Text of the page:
This is a rather delightful book, based on the diaries and journals of women “sailors” accompanying their husbands on sea voyages. The women and the locations of their manuscripts (largely in maritime and historical museums) are listed in an Appendix. One assumes that most of these women were both educate and of a fairly independent streak for their times.
Chapter 1, “The Honeymooners” (p. 23-42). Almost all of the newly-wed wives cited in this chapter are described by Druett as readers, but unfortunately without specific examples or sources. There is one exception.
p. 27: According to the journal nineteen-year-old Alice Howland Delano kept on that wedding trip, however, she felt a trifle doubtful about the “social catch” she had married. “Last eve heard a dissertation on the qualitiesnecessary for a married lady,” she noted on the first Sunday of the passage, “but did not profit much thereby.” Rereading Byron’s “Prisoner of Chilon” suited her mood much better, she said. “Only five hours’ sleep last night,” she wrote, and worried that she was turning into an owl.
Chapter 2 concerns life at sea for these women, most of whom seem to have bookshelves in their cabins and access to plenty of books.
p. 63-65: In later years a piano—or parlor organ, or melodeon—was carried along, piano playing being particularly fashionable after 1850, when the great showman P.T. Barnum introduced the Swedish songstress Jenny Lind to the word. It was a fad that was helped along by the catchy tunes Stephen Foster was turning out at the time, “Oh! Susannah” in particular being roared out in ship’s cabins on all the seven seas. Reading was another enduringly popular way of passing away the hours, particularly in latitudes where the evenings were light enough to read on deck. Vast numbers of books, newspapers, and magazines were taken along and exchanged with other seafarers as the voyage progressed. In New York, the Loan Library for Seamen put books on board for the sailors, and Calista Stover testified that they were read eagerly by the captain’s family.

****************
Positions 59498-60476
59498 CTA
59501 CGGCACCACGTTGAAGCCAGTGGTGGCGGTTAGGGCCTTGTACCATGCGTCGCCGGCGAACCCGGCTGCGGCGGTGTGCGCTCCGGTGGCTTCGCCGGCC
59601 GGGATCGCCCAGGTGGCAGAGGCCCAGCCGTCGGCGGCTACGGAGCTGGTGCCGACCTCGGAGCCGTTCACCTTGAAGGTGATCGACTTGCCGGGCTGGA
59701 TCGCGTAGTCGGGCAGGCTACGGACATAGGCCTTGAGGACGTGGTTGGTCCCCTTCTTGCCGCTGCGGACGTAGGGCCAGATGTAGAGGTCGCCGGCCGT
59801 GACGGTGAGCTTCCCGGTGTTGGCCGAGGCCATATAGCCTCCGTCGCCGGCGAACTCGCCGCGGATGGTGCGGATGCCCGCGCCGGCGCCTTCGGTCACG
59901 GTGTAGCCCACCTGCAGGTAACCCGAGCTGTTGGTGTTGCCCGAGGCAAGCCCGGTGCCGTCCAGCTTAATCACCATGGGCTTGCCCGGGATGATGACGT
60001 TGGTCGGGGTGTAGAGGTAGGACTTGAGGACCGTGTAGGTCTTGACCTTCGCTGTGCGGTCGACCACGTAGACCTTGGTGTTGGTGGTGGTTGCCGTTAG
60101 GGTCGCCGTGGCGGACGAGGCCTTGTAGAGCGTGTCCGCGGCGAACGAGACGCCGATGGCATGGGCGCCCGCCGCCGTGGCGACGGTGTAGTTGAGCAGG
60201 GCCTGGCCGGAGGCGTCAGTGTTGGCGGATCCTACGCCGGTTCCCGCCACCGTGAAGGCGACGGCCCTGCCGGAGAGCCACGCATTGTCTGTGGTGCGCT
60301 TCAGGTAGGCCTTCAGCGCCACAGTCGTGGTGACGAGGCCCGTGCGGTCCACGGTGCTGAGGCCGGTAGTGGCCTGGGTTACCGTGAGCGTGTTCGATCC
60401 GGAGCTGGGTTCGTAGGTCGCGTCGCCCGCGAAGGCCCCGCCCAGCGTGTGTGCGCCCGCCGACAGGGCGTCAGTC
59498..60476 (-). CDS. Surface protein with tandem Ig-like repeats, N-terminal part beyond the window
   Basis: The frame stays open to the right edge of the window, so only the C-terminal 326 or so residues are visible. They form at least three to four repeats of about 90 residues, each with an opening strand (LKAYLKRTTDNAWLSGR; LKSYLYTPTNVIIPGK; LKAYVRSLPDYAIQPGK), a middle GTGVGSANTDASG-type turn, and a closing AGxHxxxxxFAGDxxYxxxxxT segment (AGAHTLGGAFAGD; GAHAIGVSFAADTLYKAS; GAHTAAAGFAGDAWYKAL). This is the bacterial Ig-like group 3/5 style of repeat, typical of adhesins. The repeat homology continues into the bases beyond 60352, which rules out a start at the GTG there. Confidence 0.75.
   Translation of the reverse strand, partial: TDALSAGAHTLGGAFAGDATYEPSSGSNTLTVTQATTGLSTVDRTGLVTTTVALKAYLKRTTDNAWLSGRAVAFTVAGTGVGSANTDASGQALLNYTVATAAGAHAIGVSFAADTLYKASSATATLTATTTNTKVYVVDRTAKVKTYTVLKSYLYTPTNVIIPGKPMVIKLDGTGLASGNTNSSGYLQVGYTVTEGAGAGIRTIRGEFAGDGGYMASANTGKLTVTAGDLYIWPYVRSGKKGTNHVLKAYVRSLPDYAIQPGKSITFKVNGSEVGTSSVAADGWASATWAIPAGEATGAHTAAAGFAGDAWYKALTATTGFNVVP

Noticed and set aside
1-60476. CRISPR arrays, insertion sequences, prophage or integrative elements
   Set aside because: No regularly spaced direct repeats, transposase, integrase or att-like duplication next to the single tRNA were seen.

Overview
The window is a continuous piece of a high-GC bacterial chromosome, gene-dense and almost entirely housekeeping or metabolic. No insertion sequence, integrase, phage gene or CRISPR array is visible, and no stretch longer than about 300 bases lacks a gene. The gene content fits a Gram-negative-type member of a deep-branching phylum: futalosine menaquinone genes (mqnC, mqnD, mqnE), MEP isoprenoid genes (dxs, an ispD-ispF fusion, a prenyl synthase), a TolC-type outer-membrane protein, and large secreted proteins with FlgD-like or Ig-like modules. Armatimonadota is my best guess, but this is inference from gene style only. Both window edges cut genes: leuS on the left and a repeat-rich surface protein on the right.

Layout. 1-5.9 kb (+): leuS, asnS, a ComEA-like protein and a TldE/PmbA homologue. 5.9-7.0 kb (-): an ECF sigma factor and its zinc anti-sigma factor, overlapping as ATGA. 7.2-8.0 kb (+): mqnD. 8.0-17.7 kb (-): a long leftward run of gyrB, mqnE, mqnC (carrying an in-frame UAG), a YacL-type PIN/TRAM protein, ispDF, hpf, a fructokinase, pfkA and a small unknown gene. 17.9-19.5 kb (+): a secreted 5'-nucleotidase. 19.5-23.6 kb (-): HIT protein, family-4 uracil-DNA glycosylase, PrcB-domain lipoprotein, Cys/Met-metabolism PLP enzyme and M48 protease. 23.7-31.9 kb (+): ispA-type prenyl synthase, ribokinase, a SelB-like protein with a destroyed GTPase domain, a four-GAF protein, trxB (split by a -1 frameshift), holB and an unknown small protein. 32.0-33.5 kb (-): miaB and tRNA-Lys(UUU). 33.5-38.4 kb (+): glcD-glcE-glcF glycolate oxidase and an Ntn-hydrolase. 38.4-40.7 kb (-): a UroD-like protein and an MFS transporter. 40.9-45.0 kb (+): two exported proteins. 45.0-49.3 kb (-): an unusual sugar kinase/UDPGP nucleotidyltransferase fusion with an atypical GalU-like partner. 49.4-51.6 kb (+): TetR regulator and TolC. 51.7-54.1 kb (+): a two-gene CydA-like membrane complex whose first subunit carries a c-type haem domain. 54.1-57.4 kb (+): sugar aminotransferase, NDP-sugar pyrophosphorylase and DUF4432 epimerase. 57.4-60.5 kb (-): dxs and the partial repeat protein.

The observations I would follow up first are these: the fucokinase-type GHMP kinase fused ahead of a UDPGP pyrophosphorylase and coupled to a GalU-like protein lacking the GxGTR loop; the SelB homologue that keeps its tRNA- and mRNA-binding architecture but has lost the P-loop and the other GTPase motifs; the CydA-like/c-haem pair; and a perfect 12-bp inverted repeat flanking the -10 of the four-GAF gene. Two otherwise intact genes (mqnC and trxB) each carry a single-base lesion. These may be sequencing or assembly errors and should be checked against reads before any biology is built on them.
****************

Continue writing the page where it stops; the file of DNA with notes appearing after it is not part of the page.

Many of the women noted the titles of the books they were reading, with well-thought out comments about the content. Understandably many took great interest in books written by other Victorian lady travelers, such as Abby Jane Morrell, who sailed on the exploratory schooner Antarctic in the early 1830s, and wrote a long dissertation about her experiences that sold better than her husband’s lengthier book. At about the same time, the English actress Fanny Kemble’s highly controversial account of her travels in the Americas, published under her temporary married name of Butler, merited a lot of criticism from patriotic seafaring wives. “Began reading Fanny Kemble’s journal or rather Frances Ann Butler’s,” wrote Mary Dow in June 1838. “She is a curious woman I should judge from her writings, not much refinement about it.” However, she added, “I do not know as we can expect much from a theatrical character. Some parts are very good, some witty, and some very foolish.”
Reading aloud was very popular too. Maria Murphy read David Copperfield to her children, and seven-year-old Jennie, in particular, was deeply interested—you would laugh to hear the indignant remarks bout David’s stepfather.” Even more successful were “Miss Alcott’s stories.”
Captains and wives even read aloud even when there were no children aboard, needing no better audience than each other. Somewhat eccentrically, George Dow chose to read out accounts of “distressing shipwrecks from the Mariners Chronicle” to his wife, Mary, on the eve of a storm in June 1838. “Oh! Dear,” Mary wrote, but George did not take the hint.
On July 1 the bark was beset with thick fog, so “more of his accounts of shipwrecks” were read. “I shall be glad when he gets through with it, Mary penned with a perceptible shiver. Two days later she recorded “sitting in the upper cabin on a cotton bale all day, wrapped in a blanket and cloak squaw fashion listening to hear George read more shipwreck accounts. He finished them today,” adding with even more palpable sincerity, “and glad am I.” It was a too-vivid reminder of the other challenges that lay in wait for unlucky lady mariners.
p. 107, illustrations of children’s books.
p. 116: When Mary Congdon was on the Caroline Tucker at the age of seventeen, her mother became very uneasy when the mate loaned her a copy of Byron’s poetry, and she would not allow her to read it.
p. 154: If there was piano, parlor organ, or harmonium on board, religious tunes were tinkled, and sometimes women sang hymns to themselves. On the Boston ship George Washington, for instance, Charlotte Page noted that “as it is Sunday, I have spent the day in reading and practicing sacred music.” The other recommended occupation was reading improving books, such as Bunyan’s Pilgrim’s Progress. These had limited appeal, however. Emma Pray tried to compromise by setting Sundays aside for rereading letters from home and penning replies, as well as catching up with her journal.
p. 155, notes that a sailor finished reading Old Mortality on the Sabbath, to the envy of his wife whose conscience forbade Sunday reading.
p. 172, on medical matters: A certain amount of hypochondria was inevitable, however. In January 1897 Maria Murphy noted that Shotgun was convinced he had diabetes. Then a few days later, he informed that he had leprosy, undoubtedly the result of overenthusiastic study of Dr. Thomas Ritter’s Medical Chest Companion for Popular Use on Ship-Board.